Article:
Already there is talk of a film based on the life and unlikely fame of the Britain's Got Talent contestant Susan Boyle. It will doubtless tell how an ordinary Scottish spinster of 47 had always dreamed of being a singer, how she appeared on a Saturday night TV show, how the audience and judges laughed at first at her frizzy-haired frumpiness. Then she began to sing. That voice! The film will show how it brought nations together, how Susan reminded the world of virtues and goodness which have all but disappeared in the early 21st century.
We shall see how, in the words of a normally tough-minded columnist, Susan Boyle "broke the grip of this sneering world" and will hear of the lesson which, according to no less an authority than Alistair Campbell, her success offers to politicians: nothing works better in communication than authenticity.
There is, of course, another, possibly truer film to be made. It would reveal how a decent middle-aged woman with a nice but unexceptional voice was spotted by TV producers who knew that, just as reality shows need a bully, so talent contests require the ordinary person with a dream. Other contestants would be given something of a makeover for their appearance on the show; she would be given a make-under, her ordinariness pointed up.
Adventurously directed, it might show how a talent programme can be cleverly edited to suggest a greater degree of mockery among the audience and judges than in fact occurred, making the transformation from laughter to wonder once our heroine starts singing all the more dramatic. Her triumph, in this alternative version, would present that ultimate paradox of our times: authenticity, as created by the celebrity culture.
How the story ends remains uncertain because no one – least of all Susan Boyle, one suspects – knows which path she will follow. She might be a Real Person Celebrity, filling the role recently vacated by Jade Goody, or, having enjoyed her moment in the spotlight, she could return to ordinary life. Either way, she seems strong and sensible enough to make the best of whatever happens to her.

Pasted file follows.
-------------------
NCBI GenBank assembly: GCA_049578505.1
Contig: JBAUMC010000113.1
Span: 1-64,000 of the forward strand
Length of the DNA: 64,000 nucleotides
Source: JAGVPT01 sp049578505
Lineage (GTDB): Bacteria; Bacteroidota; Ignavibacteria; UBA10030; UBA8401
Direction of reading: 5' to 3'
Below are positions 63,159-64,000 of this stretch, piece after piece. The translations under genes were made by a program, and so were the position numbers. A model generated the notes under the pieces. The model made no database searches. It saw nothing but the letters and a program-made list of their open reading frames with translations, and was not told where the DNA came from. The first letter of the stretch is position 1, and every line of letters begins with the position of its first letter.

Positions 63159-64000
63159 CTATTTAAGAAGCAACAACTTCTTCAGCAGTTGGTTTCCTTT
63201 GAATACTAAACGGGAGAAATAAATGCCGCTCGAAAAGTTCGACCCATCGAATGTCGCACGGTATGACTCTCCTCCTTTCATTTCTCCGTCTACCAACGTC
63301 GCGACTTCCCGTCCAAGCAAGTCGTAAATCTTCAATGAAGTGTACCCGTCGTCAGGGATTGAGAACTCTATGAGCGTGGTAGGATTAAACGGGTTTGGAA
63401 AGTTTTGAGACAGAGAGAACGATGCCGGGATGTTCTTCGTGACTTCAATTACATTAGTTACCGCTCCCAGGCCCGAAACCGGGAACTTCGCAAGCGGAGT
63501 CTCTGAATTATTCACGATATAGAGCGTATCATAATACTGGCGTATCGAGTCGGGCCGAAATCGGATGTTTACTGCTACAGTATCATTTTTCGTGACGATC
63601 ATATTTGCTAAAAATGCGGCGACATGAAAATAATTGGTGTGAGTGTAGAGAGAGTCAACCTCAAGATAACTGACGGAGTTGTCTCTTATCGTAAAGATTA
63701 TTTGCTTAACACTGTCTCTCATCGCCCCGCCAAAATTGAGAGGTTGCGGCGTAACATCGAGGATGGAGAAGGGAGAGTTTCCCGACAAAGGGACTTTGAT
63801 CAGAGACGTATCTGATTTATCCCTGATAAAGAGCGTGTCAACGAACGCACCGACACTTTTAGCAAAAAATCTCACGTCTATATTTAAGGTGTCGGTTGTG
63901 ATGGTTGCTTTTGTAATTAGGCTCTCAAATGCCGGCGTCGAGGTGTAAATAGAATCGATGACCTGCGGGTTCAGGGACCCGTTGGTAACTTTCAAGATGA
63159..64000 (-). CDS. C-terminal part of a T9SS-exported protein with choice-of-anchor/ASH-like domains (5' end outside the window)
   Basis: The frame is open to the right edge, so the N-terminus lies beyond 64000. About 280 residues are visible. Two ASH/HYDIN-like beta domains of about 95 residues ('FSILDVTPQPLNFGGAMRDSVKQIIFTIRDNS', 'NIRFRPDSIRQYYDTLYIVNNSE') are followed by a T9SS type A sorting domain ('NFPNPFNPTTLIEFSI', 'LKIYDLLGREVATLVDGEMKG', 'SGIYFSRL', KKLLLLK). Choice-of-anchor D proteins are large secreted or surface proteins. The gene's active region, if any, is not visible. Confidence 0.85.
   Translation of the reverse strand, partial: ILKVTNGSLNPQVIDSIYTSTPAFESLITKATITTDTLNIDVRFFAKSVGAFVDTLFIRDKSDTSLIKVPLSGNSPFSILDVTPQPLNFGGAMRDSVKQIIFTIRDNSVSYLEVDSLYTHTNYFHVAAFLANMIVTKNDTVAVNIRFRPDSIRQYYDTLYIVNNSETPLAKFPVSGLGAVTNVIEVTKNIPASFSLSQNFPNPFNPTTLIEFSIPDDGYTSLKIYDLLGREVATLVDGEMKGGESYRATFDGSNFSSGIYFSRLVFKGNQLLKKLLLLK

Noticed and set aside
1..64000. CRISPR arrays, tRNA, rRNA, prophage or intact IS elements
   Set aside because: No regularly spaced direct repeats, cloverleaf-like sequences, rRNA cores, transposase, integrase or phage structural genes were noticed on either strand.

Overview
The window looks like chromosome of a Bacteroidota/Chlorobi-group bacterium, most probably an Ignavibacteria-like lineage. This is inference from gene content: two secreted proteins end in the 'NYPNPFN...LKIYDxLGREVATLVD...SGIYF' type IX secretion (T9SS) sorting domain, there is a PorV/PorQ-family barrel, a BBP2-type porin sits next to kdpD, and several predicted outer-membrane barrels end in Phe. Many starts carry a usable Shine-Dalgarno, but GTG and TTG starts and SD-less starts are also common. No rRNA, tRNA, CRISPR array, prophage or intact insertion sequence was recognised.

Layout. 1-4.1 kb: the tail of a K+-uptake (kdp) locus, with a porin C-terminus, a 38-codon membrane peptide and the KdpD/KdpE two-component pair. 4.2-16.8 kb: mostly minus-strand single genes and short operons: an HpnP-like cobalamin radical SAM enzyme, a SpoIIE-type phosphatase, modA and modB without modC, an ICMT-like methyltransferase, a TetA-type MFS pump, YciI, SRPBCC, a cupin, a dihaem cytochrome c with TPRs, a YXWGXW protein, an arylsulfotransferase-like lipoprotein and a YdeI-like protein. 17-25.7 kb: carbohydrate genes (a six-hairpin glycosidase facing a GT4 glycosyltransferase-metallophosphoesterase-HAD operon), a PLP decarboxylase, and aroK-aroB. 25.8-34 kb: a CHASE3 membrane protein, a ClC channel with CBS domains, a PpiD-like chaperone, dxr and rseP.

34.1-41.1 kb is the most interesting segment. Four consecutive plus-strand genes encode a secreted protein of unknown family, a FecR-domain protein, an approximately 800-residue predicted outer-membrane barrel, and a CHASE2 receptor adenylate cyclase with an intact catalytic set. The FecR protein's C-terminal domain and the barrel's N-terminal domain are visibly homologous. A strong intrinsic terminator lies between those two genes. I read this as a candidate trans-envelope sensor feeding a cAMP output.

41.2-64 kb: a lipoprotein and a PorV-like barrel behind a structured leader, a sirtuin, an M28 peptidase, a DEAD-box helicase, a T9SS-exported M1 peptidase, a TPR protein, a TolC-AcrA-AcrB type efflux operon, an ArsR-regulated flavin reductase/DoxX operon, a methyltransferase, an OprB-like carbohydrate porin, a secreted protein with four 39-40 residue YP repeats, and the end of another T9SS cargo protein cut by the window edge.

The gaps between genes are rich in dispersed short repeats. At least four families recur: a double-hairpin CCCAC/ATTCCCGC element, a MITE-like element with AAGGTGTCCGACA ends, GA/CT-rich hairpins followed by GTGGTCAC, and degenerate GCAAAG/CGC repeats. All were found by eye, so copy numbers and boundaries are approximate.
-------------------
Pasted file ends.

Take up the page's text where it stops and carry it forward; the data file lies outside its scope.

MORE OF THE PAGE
It is her blubbing, gullible fans who are the worry. They have been manipulated. Such is the need to pluck some reassuring moral fairy tale from our tawdry culture – the triumph of talent over the odds, of an ordinary person in a celebrified world, of 1950s-style goodness over contemporary glitter – that people seem to have gone completely mad.
Mob sentimentality is every bit as alarming as mob bullying. There is a whiff of extremism and violence to it. Behind the increasingly loony stuff being written about Susan Boyle is an unattractive conflation of disgust at the way the world is going and self-congratulation that ordinary people – that is, the writer – can still recognise what is truly important.
When a Hollywood actress announces that the singing of a talent show contestant made her "teary", she is reminding us all that she too is an ordinary person at heart. When Alistair Campbell attests to someone's authenticity, an even greater degree of scepticism is required. It is extremely odd that people who would normally not even see Susan Boyle are now praising her to the skies.
Why? Not because of her voice, surely. Singing in a pub or at a party, Susan Boyle would hardly cause a riot. It has been the clever marketing of her, followed by a crashing wave of mass sentimentality, which has established her as the perfect manufactured celebrity.
Shane Coleman is on leave